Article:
The community thrived for a long time, built schools and synagogues until in the 19th century, locals ripped the roofs from their homes and destroyed their houses.
Some stayed: their lives were intertwined with France until the very last families, old and young were deported by the Nazis and died in concentration camps.
Their story has not been forgotten in Durmenach and the village commemorates them, but the people are gone and their memory is just glimpsed in the photos and in the spring sunlight.
The weather in the window this morning is snow, unseasonal singular flakes, a slow winter’s final shiver. On such an occasion to presume to eulogise one man is to pipe up for a whole generation – that crew whose survival was always the stuff of minor miracle, who came ashore in orange-crate coracles, fought ingenious wars, finagled triumphs at sea with flaming decoy boats, and side-stepped torpedoes.
Husbands to duty, they unrolled their plans across billiard tables and vehicle bonnets, regrouped at breakfast. What their secrets were was everyone’s guess and nobody’s business. Great-grandfathers from birth, in time they became both inner core and outer case in a family heirloom of nesting dolls. Like evidence of early man their boot-prints stand in the hardened earth of rose-beds and borders.
They were sons of a zodiac out of sync with the solar year, but turned their minds to the day’s big science and heavy questions. To study their hands at rest was to picture maps showing hachured valleys and indigo streams, schemes of old campaigns and reconnaissance missions. Last of the great avuncular magicians they kept their best tricks for the grand finale: Disproving Immortality and Disappearing Entirely.
The major oaks in the wood start tuning up and skies to come will deliver their tributes. But for now, a cold April’s closing moments parachute slowly home, so by mid-afternoon snow is recast as seed heads and thistledown.
In the first it seemed impossibly beautiful and the skies were peerlessly blue to frame such cherry blossom as I have never seen before. The contrast between the beauty of the mild spring and the awful news of deaths and disease swirling around us seemed absurd.
Covid ebbed and flowed. By the time the cherry blossom was ripening into fat luscious cherries, it seemed maybe there would be summer holidays and life would continue, but after the reprieve of summer the winter was long and cold and Covid spiked again and again, although we were all told it was going to be fine and over by Christmas . Vaccination was going to save us all and the next year would be fine and this would all be bad memory.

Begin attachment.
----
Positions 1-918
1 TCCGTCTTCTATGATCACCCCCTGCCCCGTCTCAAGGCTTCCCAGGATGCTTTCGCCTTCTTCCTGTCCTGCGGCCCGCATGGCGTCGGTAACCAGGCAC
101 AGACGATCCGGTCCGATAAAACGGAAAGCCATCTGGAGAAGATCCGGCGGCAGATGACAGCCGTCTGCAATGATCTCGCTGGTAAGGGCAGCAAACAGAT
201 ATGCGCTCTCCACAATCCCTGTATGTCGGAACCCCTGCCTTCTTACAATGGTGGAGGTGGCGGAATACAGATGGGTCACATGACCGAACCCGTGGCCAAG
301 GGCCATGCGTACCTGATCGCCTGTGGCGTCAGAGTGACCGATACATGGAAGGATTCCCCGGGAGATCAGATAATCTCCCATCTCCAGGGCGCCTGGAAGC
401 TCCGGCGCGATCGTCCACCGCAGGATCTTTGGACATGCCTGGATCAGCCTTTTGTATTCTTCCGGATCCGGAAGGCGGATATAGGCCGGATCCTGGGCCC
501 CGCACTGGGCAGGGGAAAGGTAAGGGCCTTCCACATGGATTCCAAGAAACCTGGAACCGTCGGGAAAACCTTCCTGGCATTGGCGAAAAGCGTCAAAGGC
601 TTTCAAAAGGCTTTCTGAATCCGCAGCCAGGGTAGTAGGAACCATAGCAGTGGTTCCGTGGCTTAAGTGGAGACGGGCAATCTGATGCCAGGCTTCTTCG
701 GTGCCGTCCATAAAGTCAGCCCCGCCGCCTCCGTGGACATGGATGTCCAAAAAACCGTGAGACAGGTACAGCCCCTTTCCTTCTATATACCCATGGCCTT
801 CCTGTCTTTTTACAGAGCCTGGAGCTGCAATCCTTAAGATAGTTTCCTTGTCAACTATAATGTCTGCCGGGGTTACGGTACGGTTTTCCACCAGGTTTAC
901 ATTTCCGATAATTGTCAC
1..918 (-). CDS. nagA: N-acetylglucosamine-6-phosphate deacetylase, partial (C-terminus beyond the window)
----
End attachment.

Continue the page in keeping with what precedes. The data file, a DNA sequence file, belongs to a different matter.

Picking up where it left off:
But then came the new variants and people kept dying. The vaccines have trickled out so slowly and the shops and restaurants and cinemas and clubs have closed and it seems like they may never re – open again.
It is our second spring in lockdown in France. It seems like no one has been vaccinated and in Switzerland it is even worse. They even closed down the vaccination centres during Easter so as not to annoy people with appointments.
It is all unprecedented.
It is no one’s fault.
Complaining when one is healthy and not exhausted from caring for the sick seems petulant and selfish, but like the cherry blossom frozen by the late snow, I too am browned off/fed up.
There won’t be many cherries this summer. The record low temperatures have done for the vineyards in much of France this year, so there won’t even be much wine.
In spring there is so much to notice, so much to hear, smell and to see that writing about it all seems an unprofitable use of this wonderful time of year; but somehow I still like to try to capture a little of it in words, so here I go.
The woods are full of fighting wrens. Tiny balls of feathers explode out of the undergrowth and cascade down in furious brawls over mates and territories. These secretive birds are suddenly everywhere and they don’t care if you notice them in their brief spring bruiserish personas . They will soon melt back into the leaves to raise their tiny brood of chicks in quiet and anonymous safety.
It has been a good year for cowslips and for the shiny yellow stars of lesser celandine. The celandine are slowly colonising the corners of my garden and the late spring has allowed their flowers to shine for weeks . It’s country name is pilewort as it is good for curing piles apparently!
The tree leaves are appearing like a green smoke and wild cherry blossom in the woods is thin and unexpected like a lace curtain hastily pulled over an indiscreet window. Before the leaves join into the screen of summer some couples are still visible. I noticed these two trees growing into each other a few days ago. The smooth bark I think belongs to a hornbeam and the fissured bark is a robinia . The bark is melding and there is something ludicrously romantic about their unlikely and supportive intimacy.
The blackcaps have returned to the garden and so have the redstarts with their electric crackle of song. One of our nest boxes that has been spurned for years due to our ( and many, many others) cats may finally be home to some blue tits and the kestrels are back to nest in the barn opposite. My husband heard a cuckoo yesterday morning and in the evening I saw the first swallows racing over the garden and all the bright, bright unfurling leaves.